Hundreds of kids waiting months to be evaluated for IEPs

Hundreds of kids waiting months to be evaluated for IEPs


PROVIDENCE, R.I. (WPRI) — More than 700 kids are having to wait months to get evaluated for an individualized education program (IEP) due to a lack of providers in the state, according to Rhode Island Department of Education Commissioner Angélica Infante-Green.


She herself had to wait nine months to get her son evaluated by a neuropsychologist.

“We are just in a state of crisis right now,” Infante-Green said. “I think that people thought that the pandemic is over, and we are in the clear. No! We are actually right now in the middle of the aftereffects of the pandemic.”

However, some parents like Melanie Borges have been dealing with these issues for years. Borges had to advocate for her fostered 8-year-old child, who she says was lost in the education system.

“She couldn’t read or write, and nobody really noticed,” Borges recalled.

Because of the backlog of evaluations through the school system, Borges said nothing was being done, so she personally took her child to a physician to be evaluated for an IEP.

“She had a learning disability. Had that been recognized sooner and gotten that support in kindergarten and first grade, she’d be so much further ahead,” Borges said.

According to Borges, her foster daughter thrived once she had an IEP. However, her now-adoptive daughter needs an updated evaluation as she gets ready for high school, and it’s been a game of telephone between the state, physicians and insurance.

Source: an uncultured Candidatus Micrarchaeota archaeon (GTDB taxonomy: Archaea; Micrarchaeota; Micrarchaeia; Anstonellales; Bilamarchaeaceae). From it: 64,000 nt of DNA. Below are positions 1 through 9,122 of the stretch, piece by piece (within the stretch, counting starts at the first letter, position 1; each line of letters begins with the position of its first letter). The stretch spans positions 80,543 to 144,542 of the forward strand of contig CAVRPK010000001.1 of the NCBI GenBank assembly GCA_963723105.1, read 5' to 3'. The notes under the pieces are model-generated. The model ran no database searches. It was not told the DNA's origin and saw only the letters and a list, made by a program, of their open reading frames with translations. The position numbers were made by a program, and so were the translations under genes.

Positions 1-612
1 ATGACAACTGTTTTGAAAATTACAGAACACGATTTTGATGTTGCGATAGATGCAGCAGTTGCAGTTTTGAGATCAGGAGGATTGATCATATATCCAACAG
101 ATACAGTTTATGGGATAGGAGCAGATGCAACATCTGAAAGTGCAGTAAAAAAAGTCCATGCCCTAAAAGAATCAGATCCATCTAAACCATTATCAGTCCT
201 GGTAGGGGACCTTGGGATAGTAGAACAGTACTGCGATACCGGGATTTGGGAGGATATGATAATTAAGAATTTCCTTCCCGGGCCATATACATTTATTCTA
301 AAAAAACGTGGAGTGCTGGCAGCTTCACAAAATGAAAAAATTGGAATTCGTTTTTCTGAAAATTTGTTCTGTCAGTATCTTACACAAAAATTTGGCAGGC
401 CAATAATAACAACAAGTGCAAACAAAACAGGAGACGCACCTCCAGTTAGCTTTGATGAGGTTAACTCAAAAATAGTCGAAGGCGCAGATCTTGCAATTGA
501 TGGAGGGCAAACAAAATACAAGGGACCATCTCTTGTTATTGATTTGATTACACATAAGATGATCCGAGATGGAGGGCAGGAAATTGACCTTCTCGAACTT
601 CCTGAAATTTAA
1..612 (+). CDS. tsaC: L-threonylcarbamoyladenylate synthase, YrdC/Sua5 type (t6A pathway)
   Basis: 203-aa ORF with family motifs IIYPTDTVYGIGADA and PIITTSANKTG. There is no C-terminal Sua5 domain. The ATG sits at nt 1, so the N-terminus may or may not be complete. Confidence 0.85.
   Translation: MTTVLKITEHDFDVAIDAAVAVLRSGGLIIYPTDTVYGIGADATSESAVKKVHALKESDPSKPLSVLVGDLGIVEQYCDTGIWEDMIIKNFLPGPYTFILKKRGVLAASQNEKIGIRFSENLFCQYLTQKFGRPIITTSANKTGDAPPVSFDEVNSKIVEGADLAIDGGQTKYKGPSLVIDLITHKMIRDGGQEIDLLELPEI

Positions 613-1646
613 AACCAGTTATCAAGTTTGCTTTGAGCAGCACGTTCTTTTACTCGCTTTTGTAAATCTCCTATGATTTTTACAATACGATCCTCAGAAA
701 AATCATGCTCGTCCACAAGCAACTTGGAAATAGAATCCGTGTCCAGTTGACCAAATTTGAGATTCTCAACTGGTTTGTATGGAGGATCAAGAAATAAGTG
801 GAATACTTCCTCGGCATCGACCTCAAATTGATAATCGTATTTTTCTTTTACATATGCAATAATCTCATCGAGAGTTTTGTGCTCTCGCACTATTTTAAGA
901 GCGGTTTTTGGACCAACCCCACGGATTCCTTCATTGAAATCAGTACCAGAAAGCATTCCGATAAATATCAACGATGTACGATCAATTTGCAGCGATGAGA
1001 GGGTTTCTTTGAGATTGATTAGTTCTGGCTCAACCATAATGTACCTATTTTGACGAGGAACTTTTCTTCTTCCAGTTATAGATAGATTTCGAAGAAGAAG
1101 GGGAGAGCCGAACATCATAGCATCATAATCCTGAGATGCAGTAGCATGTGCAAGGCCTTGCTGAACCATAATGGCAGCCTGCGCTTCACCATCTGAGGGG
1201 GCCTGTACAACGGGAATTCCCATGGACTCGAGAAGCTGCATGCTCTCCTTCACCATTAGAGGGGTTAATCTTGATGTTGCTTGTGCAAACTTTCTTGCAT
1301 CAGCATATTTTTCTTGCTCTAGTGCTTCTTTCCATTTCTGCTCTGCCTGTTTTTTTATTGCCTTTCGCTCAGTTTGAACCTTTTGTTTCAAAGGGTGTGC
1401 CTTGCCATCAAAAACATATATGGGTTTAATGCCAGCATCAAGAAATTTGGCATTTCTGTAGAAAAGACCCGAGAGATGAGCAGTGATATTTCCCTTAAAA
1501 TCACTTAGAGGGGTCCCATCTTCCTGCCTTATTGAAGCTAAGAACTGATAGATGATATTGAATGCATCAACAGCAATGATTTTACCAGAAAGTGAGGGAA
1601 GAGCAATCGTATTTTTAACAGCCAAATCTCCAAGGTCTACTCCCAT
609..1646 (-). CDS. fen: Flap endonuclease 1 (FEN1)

“You call these places and they’re like, ‘Well, we’ve already met our quota for neighborhood health children and we can’t take anymore.’ Then, you’re back to square 1,” Borges explained.

That’s why DCYF’s director and child advocates are calling for more resources.

Infante-Green said they have been able to do parts of the evaluation virtually.

“It’s not ideal,” Infante-Green admitted. “If this works out, because we are doing it in three districts, then we can expand, but they are only pieces that you can do virtually.”

The Rhode Island State Senate also approved two bills to help families of students with IEPs.

One bill would create a new office for special education, independent of the Department of Elementary and Secondary Education. It would not only ensure school districts are complying with students’ IEPs, but also be a place for parents and teachers can voice their concerns if they believe kids aren’t receiving the services they are entitled to.

The second bill would require school districts to provide parents with information about the Achieving a Better Life Experience (ABLE) account program, which allows families to save money for disability-related expenses once a student becomes an adult.

Both bills now go to the House.